Bedard and Foligno play vintage game cropped

There are plenty of things NHL veterans have to school young players on when they get to the League.

Maybe the most important of all? NHL '94.

The Chicago Blackhawks had the retro game -- widely-regarded as not only the best hockey video game of all time, but one of the greatest sports games ever created -- set up as part of the lead up to the jersey retirement of Hall of Fame defenseman Chris Chelios on Sunday.

Of course the Blackhawks were used in each game. Chelios was the second-highest rated defenseman in the entire game back then at an 84 overall, tied with fellow Hockey Hall of Famer Phil Housley and behind only the 99-rated Ray Bourque.

When current players got together to give it a go, generations collided, none funnier than 17-year veteran Nick Foligno and star rookie Connor Bedard.

Foligno said the setup was brining back fond memories while Bedard had clearly never seen a retro Sega Genesis before that very moment.

When the iconic NHL '94 theme song began, Foligno couldn't help but smile and start nodding his head while Bedard just stared blankly at the screen. When you realize Foligno's birth year was 1987 and Bedard's was 2005, it all makes sense.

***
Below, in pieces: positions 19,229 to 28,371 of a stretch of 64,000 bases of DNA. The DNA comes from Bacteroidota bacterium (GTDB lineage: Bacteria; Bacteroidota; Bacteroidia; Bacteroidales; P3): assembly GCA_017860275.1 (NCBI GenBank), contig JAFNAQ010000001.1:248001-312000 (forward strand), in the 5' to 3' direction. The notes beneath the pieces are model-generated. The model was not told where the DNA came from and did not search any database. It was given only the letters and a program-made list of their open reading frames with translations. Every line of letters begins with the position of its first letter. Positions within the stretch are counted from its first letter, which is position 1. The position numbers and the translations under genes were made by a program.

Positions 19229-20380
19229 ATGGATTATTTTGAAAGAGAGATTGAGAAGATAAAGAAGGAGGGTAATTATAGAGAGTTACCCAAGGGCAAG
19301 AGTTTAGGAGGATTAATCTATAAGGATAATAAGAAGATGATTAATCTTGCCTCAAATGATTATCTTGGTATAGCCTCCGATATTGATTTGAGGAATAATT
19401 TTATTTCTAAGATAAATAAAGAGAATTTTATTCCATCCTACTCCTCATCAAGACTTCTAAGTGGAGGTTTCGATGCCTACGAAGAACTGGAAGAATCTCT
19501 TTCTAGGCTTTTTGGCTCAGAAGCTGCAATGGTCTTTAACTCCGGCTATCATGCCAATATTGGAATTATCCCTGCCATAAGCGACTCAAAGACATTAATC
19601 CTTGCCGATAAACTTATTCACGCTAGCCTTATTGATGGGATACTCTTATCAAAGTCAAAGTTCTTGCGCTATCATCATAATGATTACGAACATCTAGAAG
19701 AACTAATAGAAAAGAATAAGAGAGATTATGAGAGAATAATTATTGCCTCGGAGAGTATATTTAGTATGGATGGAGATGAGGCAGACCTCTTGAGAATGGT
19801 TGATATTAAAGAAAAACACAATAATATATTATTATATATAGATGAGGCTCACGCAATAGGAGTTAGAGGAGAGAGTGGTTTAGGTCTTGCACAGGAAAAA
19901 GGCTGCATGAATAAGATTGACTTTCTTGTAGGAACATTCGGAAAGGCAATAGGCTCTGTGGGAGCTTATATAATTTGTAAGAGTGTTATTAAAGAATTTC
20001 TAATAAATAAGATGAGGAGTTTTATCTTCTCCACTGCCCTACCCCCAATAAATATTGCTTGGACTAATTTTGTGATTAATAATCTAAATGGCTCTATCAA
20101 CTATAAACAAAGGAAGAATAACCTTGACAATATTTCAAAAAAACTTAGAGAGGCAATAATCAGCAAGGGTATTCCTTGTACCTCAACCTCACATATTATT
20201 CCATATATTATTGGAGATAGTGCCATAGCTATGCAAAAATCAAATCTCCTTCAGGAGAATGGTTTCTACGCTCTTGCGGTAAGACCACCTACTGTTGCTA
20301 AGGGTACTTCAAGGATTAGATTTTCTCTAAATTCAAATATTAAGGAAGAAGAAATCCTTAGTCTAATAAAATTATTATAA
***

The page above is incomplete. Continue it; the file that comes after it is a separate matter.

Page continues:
Maybe the funniest moment of the clip was Foligno admonishing Bedard for touching the controls while Foligno was setting up the game on the matchup screen. Foligno said to Bedard the exact thing millions of older siblings have said to their younger ones back in the 1990s: "Stop. Don't. Let me do it," Foligno justifiably said because life has fewer frustrations than an inexperienced player messing with the setup screen.

The funny video includes other battles, including Bedard taking on Kevin Korchinski, Seth Jones playing against Alex Vlasic and MacKenzie Entwistle facing Taylor Raddysh (sort of, because it turns out Entwistle's team was mistakenly computer controlled).

Blackhawks GM Kyle Davidson (born in 1988) took on team advisor and former player Brian Campbell (1979) and bragged heavily about a 6-2 victory in which the legendary digital Jeremy Roenick (if you know, you know) scored four goals.

While no final score was referenced between Foligno and Bedard, it's safe to say Foligno probably won. Because while hockey may be a young person's game, NHL '94 is very clearly not.

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